The camera body’s corners and edges have all been rounded out, allowing users to have a much more comfortable control of the camera. This is especially helpful for handheld use when the camera might be pressed up against someone’s body or under their arm. Considering things like operating below the underarm and at the waist, Sony has redesigned the arm grip, and most of the body, to be tool-less. The arm grip no longer requires tools to be adjusted and now uses two knobs to allow easy adjustments. This saves much needed time and maximizes comfort.

The viewfinder can now be extended further in either direction with a longer rod, which benefits left-eye dominant operators. The microphone holder is no longer permanently attached to the other side of the rod so it can either be adapted to the left side of camera to allow viewing the monitor to the right of the camera or it could be removed altogether. Sony has also made the viewfinder collapsible for those who’d rather just view the monitor. The viewfinder rod is now square shaped to allow uniform horizontal aligning in the framing in relation to the cameras balancing. This stemmed from operators confusing their framing by believing framing was crooked due to how the viewfinder was aligned, even if the camera was perfectly balanced.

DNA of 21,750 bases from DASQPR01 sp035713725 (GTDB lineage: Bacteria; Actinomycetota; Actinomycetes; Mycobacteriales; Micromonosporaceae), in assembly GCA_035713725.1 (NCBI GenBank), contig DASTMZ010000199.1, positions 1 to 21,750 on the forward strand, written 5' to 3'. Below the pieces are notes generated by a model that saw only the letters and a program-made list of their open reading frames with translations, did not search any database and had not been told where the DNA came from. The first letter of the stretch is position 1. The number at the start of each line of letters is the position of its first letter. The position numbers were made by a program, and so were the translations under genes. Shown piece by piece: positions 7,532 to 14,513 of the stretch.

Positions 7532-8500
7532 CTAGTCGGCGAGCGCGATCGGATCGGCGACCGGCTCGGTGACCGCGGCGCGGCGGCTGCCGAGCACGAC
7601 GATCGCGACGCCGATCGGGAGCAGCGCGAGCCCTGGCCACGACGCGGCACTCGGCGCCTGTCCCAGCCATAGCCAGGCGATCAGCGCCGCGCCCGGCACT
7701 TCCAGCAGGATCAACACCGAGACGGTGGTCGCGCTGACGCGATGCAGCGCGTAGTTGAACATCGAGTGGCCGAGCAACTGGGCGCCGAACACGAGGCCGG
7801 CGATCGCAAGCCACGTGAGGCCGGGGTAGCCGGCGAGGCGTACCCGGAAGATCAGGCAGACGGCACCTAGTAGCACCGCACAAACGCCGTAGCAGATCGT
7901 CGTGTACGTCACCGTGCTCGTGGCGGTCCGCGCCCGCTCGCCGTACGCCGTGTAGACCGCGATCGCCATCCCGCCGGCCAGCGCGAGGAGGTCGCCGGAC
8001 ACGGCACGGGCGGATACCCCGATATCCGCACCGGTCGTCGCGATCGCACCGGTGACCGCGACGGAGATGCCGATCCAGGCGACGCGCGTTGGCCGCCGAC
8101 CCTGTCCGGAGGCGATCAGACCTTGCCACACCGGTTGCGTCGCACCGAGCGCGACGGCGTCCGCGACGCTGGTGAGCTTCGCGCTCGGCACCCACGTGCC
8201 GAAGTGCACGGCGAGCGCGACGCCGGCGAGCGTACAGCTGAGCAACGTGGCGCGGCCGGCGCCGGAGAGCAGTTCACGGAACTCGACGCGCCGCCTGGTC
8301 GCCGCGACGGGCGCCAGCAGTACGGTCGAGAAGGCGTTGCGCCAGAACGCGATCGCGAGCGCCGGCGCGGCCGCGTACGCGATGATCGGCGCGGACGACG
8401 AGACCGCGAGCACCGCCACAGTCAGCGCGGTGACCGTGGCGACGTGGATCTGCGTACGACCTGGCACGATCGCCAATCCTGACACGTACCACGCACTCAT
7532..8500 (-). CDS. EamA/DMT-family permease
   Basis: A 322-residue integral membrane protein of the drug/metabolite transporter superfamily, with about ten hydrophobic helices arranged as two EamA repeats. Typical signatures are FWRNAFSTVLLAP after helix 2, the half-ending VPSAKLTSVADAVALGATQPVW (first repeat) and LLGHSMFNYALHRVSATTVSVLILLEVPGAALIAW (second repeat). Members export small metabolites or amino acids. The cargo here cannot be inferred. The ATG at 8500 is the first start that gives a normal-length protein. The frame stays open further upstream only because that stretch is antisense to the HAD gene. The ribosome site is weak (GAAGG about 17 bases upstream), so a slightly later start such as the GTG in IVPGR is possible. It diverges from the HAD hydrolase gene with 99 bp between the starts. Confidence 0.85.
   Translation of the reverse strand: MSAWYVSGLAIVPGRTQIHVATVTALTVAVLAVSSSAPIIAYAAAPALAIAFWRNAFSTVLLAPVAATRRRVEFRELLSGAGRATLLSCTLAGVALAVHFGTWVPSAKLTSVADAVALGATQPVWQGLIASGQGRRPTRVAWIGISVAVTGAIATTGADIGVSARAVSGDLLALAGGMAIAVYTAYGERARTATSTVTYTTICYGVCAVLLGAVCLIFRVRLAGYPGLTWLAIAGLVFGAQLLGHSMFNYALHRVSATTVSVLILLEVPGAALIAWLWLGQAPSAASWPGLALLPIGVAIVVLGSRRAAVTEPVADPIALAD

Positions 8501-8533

Sony really kept the smaller suggestions in mind by making the memory card slots protrude more than on the original FS7. This allows for loaders to more easily access the memory card should they be wearing something that inhibits their grip, like gloves. Compatibility with the newer G-series XQD cards, which boast an impressive 440MBps write and 400MBps read speed, allowing FS7 II users to quickly dump their footage on the field without the worry of running out of useable memory cards.